Thick film technology is a method for production of ceramic electronic substrates. It falls between PCBs and thin film technology, based on levels of integration. Typical materials used are aluminum oxide, aluminum nitride and glass. These serve as mechanical substrates for conductor, insulator and resistor pastes. Common conductor materials are gold, silver, platinum and palladium alloys. Ruthenium oxide is used as resistance material. The layers are deposited sequentially by screen printing. The typical layer properties like electrical resistance and adhesion are achieved through a final sintering at temperatures between 500 and 850°C. This technology enables a very simple and flexible manufacturing of multilayer circuits. Electronic devices are mounted with the help of conventional electronic packaging technologies. Sensors and electronic components for extreme conditions are typical applications of thick film hybrids.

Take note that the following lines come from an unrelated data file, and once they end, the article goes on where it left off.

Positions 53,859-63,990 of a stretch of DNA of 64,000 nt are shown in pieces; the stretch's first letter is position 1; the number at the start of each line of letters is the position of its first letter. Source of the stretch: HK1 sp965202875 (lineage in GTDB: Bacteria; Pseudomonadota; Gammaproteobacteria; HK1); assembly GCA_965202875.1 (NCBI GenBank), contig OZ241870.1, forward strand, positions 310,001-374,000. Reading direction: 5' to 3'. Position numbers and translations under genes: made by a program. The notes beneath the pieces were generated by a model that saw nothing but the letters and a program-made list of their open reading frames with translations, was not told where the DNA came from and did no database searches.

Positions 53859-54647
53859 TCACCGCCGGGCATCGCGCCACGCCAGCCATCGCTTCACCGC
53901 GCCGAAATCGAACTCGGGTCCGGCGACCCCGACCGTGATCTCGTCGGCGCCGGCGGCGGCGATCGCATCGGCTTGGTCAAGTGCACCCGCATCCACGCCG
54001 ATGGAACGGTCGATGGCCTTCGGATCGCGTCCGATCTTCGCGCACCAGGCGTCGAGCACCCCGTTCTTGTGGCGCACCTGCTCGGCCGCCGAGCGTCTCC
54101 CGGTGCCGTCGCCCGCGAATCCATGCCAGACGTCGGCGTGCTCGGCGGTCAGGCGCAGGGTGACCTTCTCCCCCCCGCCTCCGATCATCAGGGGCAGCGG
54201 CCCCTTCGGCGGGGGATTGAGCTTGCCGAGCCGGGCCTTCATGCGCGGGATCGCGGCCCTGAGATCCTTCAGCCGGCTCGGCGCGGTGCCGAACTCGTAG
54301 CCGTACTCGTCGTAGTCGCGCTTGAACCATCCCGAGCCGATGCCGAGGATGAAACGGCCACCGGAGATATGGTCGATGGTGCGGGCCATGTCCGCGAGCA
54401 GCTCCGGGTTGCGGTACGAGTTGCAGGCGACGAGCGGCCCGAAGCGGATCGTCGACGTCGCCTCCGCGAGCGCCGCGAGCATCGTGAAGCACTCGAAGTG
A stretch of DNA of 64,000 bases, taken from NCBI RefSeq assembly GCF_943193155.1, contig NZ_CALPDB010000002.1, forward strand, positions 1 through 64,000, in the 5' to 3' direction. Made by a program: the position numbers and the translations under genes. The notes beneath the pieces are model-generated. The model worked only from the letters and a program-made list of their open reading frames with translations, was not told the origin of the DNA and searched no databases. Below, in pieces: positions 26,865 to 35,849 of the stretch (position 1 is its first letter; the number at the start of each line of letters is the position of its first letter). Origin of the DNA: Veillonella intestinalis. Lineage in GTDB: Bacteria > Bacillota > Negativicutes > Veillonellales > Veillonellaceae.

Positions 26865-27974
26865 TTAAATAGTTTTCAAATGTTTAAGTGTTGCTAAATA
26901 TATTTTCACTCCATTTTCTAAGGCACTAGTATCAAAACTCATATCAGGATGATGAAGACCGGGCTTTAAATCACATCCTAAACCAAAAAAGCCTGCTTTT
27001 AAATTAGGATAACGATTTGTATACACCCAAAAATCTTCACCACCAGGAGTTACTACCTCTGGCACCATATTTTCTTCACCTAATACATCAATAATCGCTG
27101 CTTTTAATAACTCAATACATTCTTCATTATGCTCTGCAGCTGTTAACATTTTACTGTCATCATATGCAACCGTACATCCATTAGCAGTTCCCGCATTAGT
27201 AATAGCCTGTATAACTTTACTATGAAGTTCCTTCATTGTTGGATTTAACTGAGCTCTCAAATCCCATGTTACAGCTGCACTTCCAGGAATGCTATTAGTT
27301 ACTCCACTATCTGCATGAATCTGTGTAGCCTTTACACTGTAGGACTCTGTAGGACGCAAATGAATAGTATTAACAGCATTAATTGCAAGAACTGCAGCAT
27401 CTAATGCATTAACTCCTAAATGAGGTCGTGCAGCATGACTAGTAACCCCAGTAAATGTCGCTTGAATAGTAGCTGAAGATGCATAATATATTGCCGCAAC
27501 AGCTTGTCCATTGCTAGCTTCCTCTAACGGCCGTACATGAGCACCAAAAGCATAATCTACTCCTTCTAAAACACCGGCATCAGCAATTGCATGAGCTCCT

Recent and future development of the components concerning their size and pitch make special demands on the structuring of the respective substrates. Thick film technology offers outstanding pre-requisites for this. Challenges are especially the application of paste material realizing lines/spaces of 40µm and below. Material development as well as process development is necessary to realize this. The use of ceramic substrates for micro-fluidic and micro-optical applications as well as demands concerning bio-compatibility of the modules require controlled production processes and a determined material behavior during theses processes an during the whole life-time under specified operating conditions.